Although there is not a lot to go off with Levin, one preseason evaluation from 2019 was encouraging as the Titan-sized site on SB Nation reported, “Offensive lineman Corey Levin was also a standout player. Levin could get some run at center this season, and he has the versatility to play elsewhere on the offensive line.” For a team that needs more bodies in the room, the addition of the young lineman is intriguing as the team fills out the roster before the draft.

New York Jets: Drafting Zach Wilson goes beyond talent

zach wilson, new york jets

Just a few days ago, the world saw BYU QB Zach Wilson produce one of the most memorable pro days in the past decade. Wilson caught the eye of so many that he’s viewed as a virtual lock to the New York Jets. Wilson’s performance may have booked him a ticket to MetLife for some, but others were less than enthused about his performance in shorts and drew comparisons to Sam Darnold’s past performances. The reality is that although Wilson is unproven, sometimes it’s better to take a shot at contention than aspire to toil in mediocrity. That shot is trading Sam Darnold and selecting Zach Wilson.

The case for trading Darnold goes beyond just the bad outweighing the good; since the day Darnold came out of USC, there has always been concern about his turnovers and decision making.

In two seasons as the quarterback for the Trojans, Darnold had 57 TDs to 22 INTs. Darnold also had a completion percentage of 64.9% in college, which is above average, but not a number that jumps off the page. For comparison, Zach Wilson had 56 TDs to 15 INTs. Not only that, but his completion percentage was over 3% greater than Darnold.

The eye-opening season that vaulted Wilson above Darnold in these categories was last season. After spending his offseason with John Beck, Wilson saw a jump from around a 64% completion percentage in his first two seasons to 73.5% last season. He also saw his interceptions drop from 9 in the season before to 3. Not to mention his pass attempts went up by over 25, his yards per attempt went up by nearly 4 yards and his touchdowns went up by an astronomical 22 touchdowns. Wilson refined his game and had a jump on par with that of Joe Burrow. Wilson’s decision-making is evidently better than Darnold’s was at this point, and there is an argument to be made Wilson has grossly exceeded where Darnold was when he came out of college.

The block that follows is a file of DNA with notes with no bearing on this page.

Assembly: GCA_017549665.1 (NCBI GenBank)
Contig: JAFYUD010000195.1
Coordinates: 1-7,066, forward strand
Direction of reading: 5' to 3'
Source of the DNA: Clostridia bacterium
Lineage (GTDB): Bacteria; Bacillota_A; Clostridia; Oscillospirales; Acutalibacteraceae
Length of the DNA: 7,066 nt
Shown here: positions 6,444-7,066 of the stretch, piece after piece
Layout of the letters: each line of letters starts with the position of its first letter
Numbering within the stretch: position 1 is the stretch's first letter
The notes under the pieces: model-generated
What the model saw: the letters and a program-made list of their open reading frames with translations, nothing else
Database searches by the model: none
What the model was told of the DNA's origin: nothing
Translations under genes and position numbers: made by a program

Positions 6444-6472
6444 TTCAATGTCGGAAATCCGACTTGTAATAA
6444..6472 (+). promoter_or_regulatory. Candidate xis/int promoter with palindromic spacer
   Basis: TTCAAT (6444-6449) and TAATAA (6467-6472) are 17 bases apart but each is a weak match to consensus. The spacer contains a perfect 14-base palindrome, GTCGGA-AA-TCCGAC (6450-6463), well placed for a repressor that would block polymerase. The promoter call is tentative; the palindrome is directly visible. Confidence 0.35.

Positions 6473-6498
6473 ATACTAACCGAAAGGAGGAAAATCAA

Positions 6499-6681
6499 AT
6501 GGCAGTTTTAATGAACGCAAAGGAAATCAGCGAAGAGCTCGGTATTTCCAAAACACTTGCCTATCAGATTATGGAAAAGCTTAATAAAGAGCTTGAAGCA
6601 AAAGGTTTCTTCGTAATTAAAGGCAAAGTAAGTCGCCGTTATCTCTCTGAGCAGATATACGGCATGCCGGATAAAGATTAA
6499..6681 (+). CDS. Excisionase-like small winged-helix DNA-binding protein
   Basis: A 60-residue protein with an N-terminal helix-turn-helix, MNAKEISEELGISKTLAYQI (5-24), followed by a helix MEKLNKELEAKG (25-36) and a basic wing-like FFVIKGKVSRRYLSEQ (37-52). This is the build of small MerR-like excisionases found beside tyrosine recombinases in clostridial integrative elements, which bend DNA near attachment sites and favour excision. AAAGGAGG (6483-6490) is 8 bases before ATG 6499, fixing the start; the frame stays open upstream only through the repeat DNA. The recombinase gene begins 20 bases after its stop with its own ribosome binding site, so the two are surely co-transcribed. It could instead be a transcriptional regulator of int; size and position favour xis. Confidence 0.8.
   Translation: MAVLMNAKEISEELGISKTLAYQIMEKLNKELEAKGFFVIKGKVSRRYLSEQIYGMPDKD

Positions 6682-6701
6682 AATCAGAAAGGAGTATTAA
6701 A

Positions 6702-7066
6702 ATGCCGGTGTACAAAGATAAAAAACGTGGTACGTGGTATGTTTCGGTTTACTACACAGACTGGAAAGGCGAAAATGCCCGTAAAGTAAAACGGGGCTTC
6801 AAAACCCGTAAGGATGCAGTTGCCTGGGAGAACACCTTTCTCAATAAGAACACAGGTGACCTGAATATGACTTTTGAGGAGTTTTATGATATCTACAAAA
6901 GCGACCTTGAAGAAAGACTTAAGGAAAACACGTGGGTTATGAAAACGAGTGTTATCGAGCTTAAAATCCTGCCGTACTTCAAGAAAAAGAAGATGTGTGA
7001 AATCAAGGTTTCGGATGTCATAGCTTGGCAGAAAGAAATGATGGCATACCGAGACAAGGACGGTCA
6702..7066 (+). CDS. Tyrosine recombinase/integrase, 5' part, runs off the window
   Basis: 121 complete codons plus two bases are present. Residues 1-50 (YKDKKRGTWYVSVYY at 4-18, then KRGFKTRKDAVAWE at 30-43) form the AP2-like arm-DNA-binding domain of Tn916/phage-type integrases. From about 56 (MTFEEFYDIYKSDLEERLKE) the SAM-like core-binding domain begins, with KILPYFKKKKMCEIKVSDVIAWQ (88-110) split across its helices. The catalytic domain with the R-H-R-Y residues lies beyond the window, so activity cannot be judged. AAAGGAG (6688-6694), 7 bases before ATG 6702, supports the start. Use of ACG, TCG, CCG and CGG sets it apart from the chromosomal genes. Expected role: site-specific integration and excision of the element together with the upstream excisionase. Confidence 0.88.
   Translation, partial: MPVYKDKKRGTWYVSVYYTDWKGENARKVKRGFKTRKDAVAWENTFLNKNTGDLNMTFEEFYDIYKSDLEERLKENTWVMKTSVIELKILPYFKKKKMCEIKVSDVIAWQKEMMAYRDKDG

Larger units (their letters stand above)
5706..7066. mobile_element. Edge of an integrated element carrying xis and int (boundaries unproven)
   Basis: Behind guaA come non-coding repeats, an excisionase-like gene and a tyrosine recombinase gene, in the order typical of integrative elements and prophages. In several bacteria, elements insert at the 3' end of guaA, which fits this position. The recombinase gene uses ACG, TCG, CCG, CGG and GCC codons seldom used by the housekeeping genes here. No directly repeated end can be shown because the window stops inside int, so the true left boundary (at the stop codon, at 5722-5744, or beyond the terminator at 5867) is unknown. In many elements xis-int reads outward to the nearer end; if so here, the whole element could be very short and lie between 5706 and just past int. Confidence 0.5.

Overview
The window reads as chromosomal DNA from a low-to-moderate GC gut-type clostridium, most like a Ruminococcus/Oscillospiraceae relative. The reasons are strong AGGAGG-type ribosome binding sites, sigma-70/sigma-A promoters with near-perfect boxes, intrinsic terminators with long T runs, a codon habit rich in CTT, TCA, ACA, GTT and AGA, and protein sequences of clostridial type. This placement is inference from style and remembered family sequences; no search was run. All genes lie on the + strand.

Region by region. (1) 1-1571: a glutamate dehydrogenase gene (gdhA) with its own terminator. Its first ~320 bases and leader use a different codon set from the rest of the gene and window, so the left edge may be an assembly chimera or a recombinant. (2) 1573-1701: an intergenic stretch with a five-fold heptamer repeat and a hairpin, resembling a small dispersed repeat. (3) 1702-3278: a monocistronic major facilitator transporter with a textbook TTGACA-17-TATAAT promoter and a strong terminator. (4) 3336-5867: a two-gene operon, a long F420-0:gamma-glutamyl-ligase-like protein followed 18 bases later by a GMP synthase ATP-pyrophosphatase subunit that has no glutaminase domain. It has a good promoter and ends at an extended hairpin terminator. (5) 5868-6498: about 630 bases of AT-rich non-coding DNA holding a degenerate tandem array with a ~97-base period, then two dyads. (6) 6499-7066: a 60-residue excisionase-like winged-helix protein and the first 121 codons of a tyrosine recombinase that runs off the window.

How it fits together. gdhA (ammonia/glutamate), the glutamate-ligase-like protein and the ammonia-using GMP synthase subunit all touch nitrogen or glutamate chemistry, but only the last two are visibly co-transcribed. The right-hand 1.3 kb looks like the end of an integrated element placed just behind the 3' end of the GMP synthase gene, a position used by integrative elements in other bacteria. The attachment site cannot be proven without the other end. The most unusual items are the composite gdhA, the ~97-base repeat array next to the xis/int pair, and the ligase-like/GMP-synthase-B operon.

The problem for Darnold is that his biggest issue was never talent, everyone knows he is talented. Darnold needed to see a jump in key categories like completion percentage and his touchdown to interception ratio, and it’s just not there. Darnold had a completion percentage of 59.8% throughout his three seasons to this point, along with a touchdown to interception ratio of 45 to 39. His touchdowns barely outweigh his interceptions, and his completion percentage ranked below nearly every quarterback who started a game last season. Darnold lacks confidence, and that stems from a lack of development. He doesn’t trust himself, and when he does, he tries to overcompensate with poor decisions.

It has been beaten to death how bad of a supporting cast he had, and that is true. I legitimately cannot think of a worse offensive line or wide receiver room than the Jets trotted out last season. Not to mention the utter incompetence of head coach. Darnold has not had help, and he has not seen any legitimate progression to this point. Sam Darnold is capable of making throws like Zach Wilson, and he has proven it, but Darnold has not developed, and with a new head coach, new offense, and a new future for the Jets, it may be best for parties to separate. It’s an unfortunate reality that, once again, a Jets quarterback has not worked out, but Darnold has not developed enough to earn the keys to the kingdom, and Wilson at least gives the Jets a chance to start fresh and the front office personnel a chance to take their guy.

Jets add veteran RB Tevin Coleman: How does he fit?

New York Jets potential free agency target Tevin Coleman.

The Jets have added another playmaker on the offensive side of the football. Joining La’Mical Perine, Ty Johnson, and Josh Adams in the backfield next season will be Tevin Coleman. Coleman joins the team on a one-year deal worth $2 million dollars. Coleman played for the Atlanta Falcons for four seasons before inking a deal with San Francisco just two years ago. Now, Coleman, after two seasons with the 49ers, reunites with Mike LaFleur in the Big Apple.

How Does Coleman Fit?

Tevin Coleman is going on 28 years old and joins a group of young backs. Coleman has started games in the past, most notably 14 in 2018. A season where Coleman also had over 1,000 yards from scrimmage and 9 touchdowns. Coleman has had productive seasons in the past, and he joins an offense he has played and thrived in, in the past.